With the current financial year going to close soon, there is little time left for investment and tax planning. Individuals, particularly the salaried class people, have already started calling their insurance agents and are doing rounds to the nearby post offices and banks.
After all, they have to go home with a thicker pay packet. But what about the senior citizens and women? After all, they too fall under the tax net. Says Ashish Kapur, CEO, Invest Shoppe, Women and senior citizens have already been given relief in terms of higher tax exemptions in income slabs. Thus, as against the limit of Rs 2 lakh for other individuals, a woman can enjoy tax-free income up to Rs 2.35 lakh and senior citizens up to Rs 2.85 lakh after making savings worth Rs 1 lakh under section 80C of the Income Tax Act.
To make this clearer, we will have to first take a look at the general provisions that are applicable to all individuals. Under section 80C, which has been introduced from the financial year 2005-06, a deduction of up to Rs 1,00,000 is allowed from taxable income in respect of investments made in some specified schemes (the specified schemes are the same which were there in section 88 but without any sectoral caps, except in PPF), which include LIC premiums, contributions to EPF/GPF, PPF (maximum Rs 70,000 in a year), NSC, ULIP, pepayment of housing loan (principal), ELSS, tuition fees, infrastructure bonds, and interest accrued in respect of NSC VIII issue.
There are no sectoral caps (except in PPF) on investment in the new section and the assessee is free to invest up to Rs 1,00,000 in any one or more of the specified instruments. Amount invested in these instruments would be allowed as deduction irrespective of the fact whether (or not) such investment is made out of income chargeable to tax.
Also, because the deduction is allowed from taxable income, the exact savings in tax will depend upon the tax slab of the individual. Thus, a person in the 30% tax stab can save income tax up to Rs 30,600 (or Rs 33,660 if annual income exceeds Rs 10,00,000) by investing Rs 1,00,000 in the specified schemes u/s 80C.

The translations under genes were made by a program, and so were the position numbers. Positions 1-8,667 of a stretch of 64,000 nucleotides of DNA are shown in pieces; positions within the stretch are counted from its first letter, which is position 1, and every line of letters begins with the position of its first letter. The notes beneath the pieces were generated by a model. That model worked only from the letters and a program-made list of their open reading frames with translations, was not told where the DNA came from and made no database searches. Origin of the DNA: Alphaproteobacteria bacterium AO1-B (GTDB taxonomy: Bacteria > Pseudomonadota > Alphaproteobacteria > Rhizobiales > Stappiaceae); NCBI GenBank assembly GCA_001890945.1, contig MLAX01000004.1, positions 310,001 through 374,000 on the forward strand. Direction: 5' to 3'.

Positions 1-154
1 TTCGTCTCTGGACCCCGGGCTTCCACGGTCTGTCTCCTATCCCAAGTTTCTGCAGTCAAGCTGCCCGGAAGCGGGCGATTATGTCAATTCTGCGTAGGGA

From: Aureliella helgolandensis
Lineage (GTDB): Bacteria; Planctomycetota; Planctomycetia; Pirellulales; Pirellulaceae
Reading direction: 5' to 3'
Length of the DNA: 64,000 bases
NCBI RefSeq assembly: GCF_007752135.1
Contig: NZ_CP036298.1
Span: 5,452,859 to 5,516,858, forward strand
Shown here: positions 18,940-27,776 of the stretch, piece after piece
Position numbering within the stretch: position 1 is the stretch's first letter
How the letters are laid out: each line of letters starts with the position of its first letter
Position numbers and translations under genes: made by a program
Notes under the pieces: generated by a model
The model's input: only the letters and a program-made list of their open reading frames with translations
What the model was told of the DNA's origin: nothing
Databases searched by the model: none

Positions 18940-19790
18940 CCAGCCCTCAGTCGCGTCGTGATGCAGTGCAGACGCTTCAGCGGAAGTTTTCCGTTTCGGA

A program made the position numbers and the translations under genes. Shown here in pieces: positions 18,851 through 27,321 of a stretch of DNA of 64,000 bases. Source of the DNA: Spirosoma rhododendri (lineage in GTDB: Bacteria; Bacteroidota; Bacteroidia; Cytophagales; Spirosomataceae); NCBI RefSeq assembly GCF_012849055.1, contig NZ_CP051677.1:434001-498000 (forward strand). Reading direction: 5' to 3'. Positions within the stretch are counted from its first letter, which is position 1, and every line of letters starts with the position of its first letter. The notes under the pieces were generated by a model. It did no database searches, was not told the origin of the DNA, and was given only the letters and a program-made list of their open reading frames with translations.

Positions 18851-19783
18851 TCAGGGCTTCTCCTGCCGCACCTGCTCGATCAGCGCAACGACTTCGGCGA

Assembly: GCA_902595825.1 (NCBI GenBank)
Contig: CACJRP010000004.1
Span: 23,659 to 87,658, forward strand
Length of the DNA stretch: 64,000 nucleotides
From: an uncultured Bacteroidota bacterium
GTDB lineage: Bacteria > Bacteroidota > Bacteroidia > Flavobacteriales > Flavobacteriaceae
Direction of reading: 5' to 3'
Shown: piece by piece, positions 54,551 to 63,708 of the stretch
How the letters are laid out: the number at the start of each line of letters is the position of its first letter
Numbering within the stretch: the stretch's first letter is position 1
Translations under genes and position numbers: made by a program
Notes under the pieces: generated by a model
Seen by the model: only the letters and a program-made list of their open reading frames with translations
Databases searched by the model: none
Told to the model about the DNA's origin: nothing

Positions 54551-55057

Besides, one can claim deduction under section 80 CCC(1) which allows a deduction of up to Rs 10,000 in respect of contribution to pension scheme of LIC or any other insurance company. However, the aggregate deduction u/s 80 C, u/s 80 CCC and 80 CCD cant exceed Rs 1,00,000. Moreover, under section 80D, a deduction up to Rs 10,000 (Rs 15,000 in case of senior citizens) is allowed in respect of premium paid by cheque towards a health insurance policy.
Accordingly, a person who is under/in 30% tax bracket can save income tax up to Rs 3,060 (or Rs 3,366 if annual income exceeds Rs 10,00,000). The biggest advantage section 24(b), under which interest on borrowed capital for the purpose of house purchase or construction is deductible from taxable income up to Rs 1,50,000 with some conditions to be fulfilled.
However, there are some special provisions for senior citizens which include deductions for expenses incurred on self or certain dependants on the medical treatment of specified diseases, subject to fulfilling certain prescribed conditions, whereby actual expenditure is deductible subject to a cap of Rs 60,000, which is only Rs 40,000 for non-senior citizens (section 80DDB).
It should be noted here that the earlier provision of tax rebates for senior citizens and women have been scraped (Section 88B, 88C ). Thus, the special incentives given to senior citizens (aged 65 years and above) and women (below 65 years of age) are mainly in the form of favourable tax slabs with larger tax-free income range. At present income up to Rs 1 lakh is exempt from tax in case of individuals while it is Rs 1.35 lakh in case of women and Rs 1.85 lakh in case of senior citizens. Thus, with the section 80C benefits, a woman can enjoy tax-free income up to Rs 2.35 lakh and senior citizens up to Rs 2.85 lakh.
However, the rule which everyone, including women and retired people, should follow is that they should choose those tax saving options which best suits their profile. For example, a young person should normally invest more in ELSS and life insurance plans while an elderly person should invest more in fixed deposits, advises Kapur.
Vikas Vasal, director, personal finance, KPMG, also suggests that senior citizens may invest in specified government securities, bank deposits (for five years), NSCs, and post office schemes, while women can try their hands at LIC policies, PPF and equity-linked savings schemes, among others.